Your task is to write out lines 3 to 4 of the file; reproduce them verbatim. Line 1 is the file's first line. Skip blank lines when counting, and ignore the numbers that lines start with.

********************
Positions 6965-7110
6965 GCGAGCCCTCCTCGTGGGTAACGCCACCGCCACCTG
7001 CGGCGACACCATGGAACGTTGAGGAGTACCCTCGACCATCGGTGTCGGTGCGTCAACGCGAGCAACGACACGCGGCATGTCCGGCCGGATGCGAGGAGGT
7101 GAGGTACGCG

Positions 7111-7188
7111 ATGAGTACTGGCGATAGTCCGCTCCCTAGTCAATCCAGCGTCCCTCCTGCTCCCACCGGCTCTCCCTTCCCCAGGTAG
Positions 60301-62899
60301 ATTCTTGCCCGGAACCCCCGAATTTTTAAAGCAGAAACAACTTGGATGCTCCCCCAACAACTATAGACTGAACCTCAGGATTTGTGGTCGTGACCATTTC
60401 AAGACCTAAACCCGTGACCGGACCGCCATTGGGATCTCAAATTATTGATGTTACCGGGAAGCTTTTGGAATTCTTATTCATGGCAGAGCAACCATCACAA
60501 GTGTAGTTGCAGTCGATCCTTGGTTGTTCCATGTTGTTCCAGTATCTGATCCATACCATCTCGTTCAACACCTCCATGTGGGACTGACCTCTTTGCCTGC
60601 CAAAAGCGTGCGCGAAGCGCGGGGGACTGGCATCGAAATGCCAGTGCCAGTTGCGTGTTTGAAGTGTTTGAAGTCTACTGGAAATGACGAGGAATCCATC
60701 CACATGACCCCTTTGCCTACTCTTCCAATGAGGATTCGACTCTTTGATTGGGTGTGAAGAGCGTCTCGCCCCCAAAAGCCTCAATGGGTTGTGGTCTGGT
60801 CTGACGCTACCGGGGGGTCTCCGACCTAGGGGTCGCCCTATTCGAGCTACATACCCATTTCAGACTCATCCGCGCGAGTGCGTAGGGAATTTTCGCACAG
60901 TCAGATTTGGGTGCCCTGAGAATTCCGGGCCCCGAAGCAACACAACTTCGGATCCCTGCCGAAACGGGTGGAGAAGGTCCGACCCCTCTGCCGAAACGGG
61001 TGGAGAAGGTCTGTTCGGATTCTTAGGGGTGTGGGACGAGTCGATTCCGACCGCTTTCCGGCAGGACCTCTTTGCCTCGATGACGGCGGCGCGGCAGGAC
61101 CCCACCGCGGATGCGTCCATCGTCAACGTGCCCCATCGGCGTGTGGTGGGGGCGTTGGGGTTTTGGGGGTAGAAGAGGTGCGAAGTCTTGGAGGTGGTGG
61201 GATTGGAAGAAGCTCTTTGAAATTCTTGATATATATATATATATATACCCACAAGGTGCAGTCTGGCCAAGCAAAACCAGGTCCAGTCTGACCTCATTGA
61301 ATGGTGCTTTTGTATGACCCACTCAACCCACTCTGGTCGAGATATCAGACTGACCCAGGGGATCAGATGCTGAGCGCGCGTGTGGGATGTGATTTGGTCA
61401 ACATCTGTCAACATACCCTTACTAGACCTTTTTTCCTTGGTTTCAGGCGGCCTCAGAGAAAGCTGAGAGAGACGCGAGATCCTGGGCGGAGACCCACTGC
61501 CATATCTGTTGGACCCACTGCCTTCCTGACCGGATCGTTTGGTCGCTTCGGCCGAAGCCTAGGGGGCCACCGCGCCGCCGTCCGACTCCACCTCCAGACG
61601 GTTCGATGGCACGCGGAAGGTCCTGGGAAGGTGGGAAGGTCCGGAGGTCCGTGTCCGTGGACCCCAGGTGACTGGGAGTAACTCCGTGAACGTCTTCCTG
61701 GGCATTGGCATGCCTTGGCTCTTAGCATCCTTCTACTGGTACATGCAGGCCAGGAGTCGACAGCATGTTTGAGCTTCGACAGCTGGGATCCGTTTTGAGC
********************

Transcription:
7001 CGGCGACACCATGGAACGTTGAGGAGTACCCTCGACCATCGGTGTCGGTGCGTCAACGCGAGCAACGACACGCGGCATGTCCGGCCGGATGCGAGGAGGT
7101 GAGGTACGCG